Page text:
Leading her around to the passenger side, I opened the door but stopped with my back to it and turned to face her. “All right, I need you to tell me what the hell just happened.”
Her brows pulled tight, but the action was slow as if she were somewhere else entirely. “Nothing,” she said numbly.
“Bullshit.” I cradled my hands against her cheeks and forced her to look at me. “Babe, you were fine before they walked up, and now you aren’t. What happened . . . have they said something to you?”
“No.” She tried to move from my grasp, but I held tight. “They haven’t.”
“Then talk to me,” I nearly begged. “Because the girl I found in the parking lot is not the same one I’m looking at right now.”
She sighed and tried simultaneously pulling my hands away and backing up.
“It’s them,” she whispered, the words full of so much pain and shame and holding so much weight they had the same impact as if she’d screamed. “It’s them and the girls at school. It’s always someone, Sawyer.”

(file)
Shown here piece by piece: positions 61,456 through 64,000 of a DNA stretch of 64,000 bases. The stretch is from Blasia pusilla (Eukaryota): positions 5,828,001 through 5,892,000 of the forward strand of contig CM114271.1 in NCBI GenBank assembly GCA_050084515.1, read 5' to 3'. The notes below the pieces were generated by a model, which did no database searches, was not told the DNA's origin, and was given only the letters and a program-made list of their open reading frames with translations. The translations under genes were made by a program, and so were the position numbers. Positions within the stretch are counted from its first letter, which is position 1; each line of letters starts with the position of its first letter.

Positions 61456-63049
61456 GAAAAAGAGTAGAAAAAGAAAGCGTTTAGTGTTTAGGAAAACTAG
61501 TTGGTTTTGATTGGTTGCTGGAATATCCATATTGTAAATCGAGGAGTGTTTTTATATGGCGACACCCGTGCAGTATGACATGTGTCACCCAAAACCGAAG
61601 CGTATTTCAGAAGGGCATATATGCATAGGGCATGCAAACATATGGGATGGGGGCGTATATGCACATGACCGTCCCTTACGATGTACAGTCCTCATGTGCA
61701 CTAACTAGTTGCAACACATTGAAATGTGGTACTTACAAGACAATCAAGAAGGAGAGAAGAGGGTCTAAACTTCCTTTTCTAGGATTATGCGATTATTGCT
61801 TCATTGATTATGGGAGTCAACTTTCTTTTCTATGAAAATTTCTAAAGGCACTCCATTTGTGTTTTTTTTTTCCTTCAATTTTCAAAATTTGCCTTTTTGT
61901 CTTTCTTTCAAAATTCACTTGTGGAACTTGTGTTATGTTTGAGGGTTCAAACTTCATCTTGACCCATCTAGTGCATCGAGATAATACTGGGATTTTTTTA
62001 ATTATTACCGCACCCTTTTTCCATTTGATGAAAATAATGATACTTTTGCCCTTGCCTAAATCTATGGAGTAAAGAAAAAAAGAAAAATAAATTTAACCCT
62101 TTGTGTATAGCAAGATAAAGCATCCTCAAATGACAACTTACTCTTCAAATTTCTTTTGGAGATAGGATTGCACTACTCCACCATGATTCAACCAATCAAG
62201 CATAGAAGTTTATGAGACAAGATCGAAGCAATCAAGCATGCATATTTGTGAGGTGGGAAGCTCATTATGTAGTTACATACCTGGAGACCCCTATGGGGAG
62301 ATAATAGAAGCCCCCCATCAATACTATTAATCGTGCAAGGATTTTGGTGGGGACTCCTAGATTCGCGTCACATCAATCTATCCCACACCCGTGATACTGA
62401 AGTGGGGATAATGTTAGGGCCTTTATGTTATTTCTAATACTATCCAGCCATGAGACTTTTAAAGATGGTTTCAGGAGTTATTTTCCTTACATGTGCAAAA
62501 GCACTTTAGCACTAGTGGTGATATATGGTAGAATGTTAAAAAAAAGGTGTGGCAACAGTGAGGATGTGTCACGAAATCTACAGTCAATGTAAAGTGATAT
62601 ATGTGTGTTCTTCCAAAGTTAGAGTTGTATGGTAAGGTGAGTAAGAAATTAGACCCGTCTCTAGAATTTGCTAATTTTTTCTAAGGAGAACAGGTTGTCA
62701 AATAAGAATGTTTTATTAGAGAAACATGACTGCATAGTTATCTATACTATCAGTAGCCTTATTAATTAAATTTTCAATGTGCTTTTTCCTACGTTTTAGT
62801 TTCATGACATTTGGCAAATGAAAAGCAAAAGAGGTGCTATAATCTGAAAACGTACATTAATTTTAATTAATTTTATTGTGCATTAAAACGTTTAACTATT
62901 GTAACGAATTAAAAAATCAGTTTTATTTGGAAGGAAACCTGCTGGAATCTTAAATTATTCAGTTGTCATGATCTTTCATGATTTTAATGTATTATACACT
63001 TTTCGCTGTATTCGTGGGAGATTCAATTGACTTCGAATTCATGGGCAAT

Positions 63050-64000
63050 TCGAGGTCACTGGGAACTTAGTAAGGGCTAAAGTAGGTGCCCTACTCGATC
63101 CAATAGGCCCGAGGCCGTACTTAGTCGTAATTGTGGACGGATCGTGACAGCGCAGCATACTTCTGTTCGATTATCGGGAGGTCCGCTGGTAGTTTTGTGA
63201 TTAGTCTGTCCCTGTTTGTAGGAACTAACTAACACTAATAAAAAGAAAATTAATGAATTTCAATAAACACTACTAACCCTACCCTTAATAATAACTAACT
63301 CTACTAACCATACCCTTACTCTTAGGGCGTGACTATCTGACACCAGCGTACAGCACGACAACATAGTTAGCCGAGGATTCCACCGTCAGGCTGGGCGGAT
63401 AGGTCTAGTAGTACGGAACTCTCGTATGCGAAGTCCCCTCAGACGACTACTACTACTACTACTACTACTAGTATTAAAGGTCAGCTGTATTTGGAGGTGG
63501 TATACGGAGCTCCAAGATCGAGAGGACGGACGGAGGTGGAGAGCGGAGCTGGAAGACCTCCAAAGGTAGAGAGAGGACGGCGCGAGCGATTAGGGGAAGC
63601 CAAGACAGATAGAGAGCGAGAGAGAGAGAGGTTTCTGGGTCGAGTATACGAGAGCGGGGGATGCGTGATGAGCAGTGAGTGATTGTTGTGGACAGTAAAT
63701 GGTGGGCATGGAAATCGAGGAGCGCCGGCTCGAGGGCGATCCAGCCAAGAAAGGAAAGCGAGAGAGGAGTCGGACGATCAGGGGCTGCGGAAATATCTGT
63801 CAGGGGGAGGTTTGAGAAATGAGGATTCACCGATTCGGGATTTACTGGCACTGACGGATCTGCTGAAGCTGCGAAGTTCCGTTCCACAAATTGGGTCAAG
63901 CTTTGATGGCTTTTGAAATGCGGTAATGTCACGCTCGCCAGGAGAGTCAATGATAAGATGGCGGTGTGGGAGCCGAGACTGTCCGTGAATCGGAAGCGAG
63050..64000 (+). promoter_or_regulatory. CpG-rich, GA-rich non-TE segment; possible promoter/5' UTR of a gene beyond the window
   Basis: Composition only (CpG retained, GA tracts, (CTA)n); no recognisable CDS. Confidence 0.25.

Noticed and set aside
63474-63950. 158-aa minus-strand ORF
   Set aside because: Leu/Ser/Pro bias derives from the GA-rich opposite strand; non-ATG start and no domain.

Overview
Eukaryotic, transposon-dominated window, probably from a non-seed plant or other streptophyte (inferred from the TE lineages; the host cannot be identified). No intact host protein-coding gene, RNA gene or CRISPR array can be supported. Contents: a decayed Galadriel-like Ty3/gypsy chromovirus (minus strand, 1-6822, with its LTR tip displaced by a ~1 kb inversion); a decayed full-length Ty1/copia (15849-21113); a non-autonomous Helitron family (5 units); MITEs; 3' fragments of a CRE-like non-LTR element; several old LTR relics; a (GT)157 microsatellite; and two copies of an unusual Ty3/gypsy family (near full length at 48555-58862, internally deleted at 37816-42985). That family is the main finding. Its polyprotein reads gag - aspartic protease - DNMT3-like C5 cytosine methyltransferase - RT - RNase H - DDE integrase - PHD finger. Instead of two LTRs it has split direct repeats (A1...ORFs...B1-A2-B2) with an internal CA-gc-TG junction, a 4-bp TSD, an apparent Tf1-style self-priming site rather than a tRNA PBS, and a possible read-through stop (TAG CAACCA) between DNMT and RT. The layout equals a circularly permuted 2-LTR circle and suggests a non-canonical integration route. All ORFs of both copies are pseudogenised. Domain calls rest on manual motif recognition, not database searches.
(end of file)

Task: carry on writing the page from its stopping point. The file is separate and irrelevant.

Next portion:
I floundered for a second as I tried to follow her train of thought. “What do you mean?”
“And it will always be someone,” she continued as if I hadn’t spoken. “When you go to college, it will be a hundred times worse. When you go pro?”
My heart wrenched when her eyes filled with tears that quickly spilled over.
“How am I supposed to compete with that when I can’t even compete with the girls here?” she asked, the words broken and thick with emotion.
“Are you fucking kid—compete—what?” I stared at her as shock and confusion pulsed through me. “You think you’re competing?” I released her and let myself fall back against the open door, scrubbing my hands over my face as I did. “There will always be other girls in the world, Leighton, but none of them are you.”